Nepali Students Scared For Possible Deportation By ICE

Nepali Students Scared For Possible Deportation By ICE

July 10, 2020, 9:26 a.m.

“Everyone was panicked and anxious for possible deportation by ICE,” said a 22 year old Nepali student pursuing under graduate class in Harvard University on condition of anonymity.

Like him, more than 14000 Nepali students currently studying in the United States find in a situation where they have little options. US immigration authorities have now said that international students whose courses move fully online this autumn could face having their visas revoked.

The US Immigration and Customs Enforcement (ICE) announced Monday that international students will not be issued visas if they are enrolled in schools that are fully online.

The guidelines, issued by U.S. Immigration and Customs Enforcement, provide additional pressure for universities to reopen even amid growing concerns about the recent spread of COVID-19 among young adults.

"Active students currently in the United States enrolled in such programs must depart the country or take other measures, such as transferring to a school with in-person instruction to remain in lawful status," ICE said. "If not, they may face immigration consequences including, but not limited to, the initiation of removal proceedings," it added.

ICE said the State Department "will not issue visas to students enrolled in schools and/or programs that are fully online for the fall semester nor will US Customs and Border Protection permit these students to enter the United States." F-1 students pursue academic coursework and M-1 students pursue "vocational coursework," according to ICE.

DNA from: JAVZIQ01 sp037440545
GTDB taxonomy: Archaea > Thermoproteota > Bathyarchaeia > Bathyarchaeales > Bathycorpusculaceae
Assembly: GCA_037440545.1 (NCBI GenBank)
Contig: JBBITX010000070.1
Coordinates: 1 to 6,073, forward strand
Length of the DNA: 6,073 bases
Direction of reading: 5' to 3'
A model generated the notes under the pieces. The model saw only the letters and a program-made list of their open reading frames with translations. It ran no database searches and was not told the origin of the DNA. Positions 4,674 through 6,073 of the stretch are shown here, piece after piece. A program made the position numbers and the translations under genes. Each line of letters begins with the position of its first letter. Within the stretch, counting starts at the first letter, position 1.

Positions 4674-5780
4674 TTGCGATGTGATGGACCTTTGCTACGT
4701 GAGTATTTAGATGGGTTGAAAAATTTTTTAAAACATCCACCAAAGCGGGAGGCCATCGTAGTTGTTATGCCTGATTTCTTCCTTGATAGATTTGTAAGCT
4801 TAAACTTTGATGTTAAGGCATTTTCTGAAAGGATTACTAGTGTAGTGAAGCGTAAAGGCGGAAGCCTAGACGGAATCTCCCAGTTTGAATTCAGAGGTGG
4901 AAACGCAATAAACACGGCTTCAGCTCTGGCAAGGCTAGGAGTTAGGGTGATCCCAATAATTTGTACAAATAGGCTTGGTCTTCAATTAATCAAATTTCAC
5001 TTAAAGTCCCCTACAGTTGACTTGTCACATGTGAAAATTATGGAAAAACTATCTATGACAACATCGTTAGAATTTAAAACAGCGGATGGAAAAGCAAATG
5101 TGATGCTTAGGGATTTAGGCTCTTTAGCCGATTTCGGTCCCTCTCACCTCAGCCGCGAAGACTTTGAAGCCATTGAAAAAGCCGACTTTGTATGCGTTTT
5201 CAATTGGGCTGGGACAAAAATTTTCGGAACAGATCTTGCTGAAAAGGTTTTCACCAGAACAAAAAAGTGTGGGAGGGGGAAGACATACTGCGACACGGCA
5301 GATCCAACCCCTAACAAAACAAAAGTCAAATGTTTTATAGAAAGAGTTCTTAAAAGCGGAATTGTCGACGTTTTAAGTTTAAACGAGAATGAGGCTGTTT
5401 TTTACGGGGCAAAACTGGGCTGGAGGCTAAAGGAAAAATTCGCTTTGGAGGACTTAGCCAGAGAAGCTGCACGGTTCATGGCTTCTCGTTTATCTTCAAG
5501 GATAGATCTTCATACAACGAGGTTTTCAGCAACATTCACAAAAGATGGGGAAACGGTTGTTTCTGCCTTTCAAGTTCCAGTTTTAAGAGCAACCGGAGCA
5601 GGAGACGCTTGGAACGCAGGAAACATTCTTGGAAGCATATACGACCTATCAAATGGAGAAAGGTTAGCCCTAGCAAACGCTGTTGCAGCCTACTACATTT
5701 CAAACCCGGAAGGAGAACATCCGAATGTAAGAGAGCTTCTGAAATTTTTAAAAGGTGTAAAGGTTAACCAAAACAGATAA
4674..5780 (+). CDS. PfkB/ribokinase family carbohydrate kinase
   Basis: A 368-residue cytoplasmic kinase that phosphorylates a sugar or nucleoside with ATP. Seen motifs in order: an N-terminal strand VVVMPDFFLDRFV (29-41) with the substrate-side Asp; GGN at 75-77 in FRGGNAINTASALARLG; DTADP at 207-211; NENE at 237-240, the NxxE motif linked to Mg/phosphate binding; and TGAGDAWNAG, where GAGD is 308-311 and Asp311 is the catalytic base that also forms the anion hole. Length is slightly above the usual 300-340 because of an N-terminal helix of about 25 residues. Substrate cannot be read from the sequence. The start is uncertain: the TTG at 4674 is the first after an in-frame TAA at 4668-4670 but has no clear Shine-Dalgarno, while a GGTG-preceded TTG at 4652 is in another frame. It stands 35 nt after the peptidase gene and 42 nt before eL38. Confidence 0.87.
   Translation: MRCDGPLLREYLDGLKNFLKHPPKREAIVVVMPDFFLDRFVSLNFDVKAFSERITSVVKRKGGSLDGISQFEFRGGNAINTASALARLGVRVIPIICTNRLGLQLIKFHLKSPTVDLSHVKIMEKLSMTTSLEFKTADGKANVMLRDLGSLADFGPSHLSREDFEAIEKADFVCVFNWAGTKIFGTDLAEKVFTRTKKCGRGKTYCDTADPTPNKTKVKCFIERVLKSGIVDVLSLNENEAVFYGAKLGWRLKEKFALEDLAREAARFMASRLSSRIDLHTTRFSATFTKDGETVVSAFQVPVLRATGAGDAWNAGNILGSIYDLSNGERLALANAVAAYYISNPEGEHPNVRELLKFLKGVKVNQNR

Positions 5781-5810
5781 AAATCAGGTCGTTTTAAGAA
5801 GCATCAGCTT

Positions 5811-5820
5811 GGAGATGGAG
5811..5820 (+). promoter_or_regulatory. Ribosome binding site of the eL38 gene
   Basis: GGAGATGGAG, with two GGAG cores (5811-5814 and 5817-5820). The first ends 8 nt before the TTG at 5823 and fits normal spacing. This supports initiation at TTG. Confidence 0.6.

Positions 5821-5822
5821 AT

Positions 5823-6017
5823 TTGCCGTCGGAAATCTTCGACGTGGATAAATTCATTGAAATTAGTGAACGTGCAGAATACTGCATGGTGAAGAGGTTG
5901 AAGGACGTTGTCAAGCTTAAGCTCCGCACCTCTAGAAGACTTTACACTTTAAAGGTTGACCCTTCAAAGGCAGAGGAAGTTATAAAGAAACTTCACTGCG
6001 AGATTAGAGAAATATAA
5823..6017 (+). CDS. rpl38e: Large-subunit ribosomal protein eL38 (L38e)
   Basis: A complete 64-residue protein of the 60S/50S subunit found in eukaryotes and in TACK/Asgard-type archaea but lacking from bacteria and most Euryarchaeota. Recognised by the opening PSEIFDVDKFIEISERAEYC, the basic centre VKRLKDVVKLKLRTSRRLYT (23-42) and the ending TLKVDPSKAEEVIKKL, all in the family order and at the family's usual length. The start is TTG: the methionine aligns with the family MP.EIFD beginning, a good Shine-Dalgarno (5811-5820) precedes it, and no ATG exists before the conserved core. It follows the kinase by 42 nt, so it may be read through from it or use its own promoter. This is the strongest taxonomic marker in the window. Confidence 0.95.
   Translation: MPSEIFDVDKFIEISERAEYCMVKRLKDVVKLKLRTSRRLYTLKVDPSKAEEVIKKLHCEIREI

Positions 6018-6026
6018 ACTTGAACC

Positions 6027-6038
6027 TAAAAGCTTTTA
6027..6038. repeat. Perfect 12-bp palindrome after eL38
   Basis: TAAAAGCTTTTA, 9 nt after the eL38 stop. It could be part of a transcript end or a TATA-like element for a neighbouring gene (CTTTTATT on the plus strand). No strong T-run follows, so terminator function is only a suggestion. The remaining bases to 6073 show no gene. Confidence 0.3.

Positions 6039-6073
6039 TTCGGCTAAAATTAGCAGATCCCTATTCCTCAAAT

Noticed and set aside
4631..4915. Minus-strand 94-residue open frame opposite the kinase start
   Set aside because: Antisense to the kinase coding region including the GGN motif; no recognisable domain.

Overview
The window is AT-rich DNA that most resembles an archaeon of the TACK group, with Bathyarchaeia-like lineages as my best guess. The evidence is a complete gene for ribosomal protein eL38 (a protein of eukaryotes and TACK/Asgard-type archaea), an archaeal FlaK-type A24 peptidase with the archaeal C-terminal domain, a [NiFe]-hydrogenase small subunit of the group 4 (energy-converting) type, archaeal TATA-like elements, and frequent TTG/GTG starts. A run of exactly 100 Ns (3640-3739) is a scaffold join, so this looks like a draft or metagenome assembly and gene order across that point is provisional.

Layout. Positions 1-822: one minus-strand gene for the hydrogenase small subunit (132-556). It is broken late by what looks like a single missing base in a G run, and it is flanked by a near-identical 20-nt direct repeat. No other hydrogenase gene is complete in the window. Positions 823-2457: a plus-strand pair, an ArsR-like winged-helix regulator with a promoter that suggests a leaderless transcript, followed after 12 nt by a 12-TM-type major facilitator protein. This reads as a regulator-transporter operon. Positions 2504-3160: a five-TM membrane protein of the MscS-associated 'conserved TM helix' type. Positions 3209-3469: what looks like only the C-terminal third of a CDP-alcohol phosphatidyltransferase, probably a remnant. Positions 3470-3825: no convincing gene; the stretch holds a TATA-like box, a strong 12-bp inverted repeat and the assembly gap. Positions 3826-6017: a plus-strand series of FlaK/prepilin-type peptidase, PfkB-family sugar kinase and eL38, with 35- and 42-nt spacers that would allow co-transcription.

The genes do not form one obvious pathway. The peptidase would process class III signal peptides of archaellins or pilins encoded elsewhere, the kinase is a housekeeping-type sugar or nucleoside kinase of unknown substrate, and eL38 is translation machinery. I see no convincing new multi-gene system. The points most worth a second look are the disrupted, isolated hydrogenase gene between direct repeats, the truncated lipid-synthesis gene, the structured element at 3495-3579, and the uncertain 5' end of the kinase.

However, this decision has left thousands of Nepali students in uncertain scenario. In 2019, over 13,000 Nepali students were enrolled in colleges and universities across the US.

About 10,000 Nepali students may be affected by this rule. Even if students want to return home, they have to face many hassels. There are no flights and chartered flights are expensive and mandatory requirement of COVID-19 Test certificate.

An advisory said that unless students switch to courses with face-to-face tuition, they could be deported. As the border shutdown and airport

With the spread of coronavirus, there are major changes for higher education across the world and many institutions embracing virtual tuition as a way to allow students to continue their learning.

The decision has caused uncertainty and fear for the hundreds of thousands of international students who rely on student visas in the US.

"I would really hope that ICE [US Immigration and Customs Enforcement] reconsider the policy. It's affecting every single international student here in America. We paid huge amounts of money and came here with dreams. For those who cannot afford the plane tickets or whose home country has a closed border, they may face deportation.

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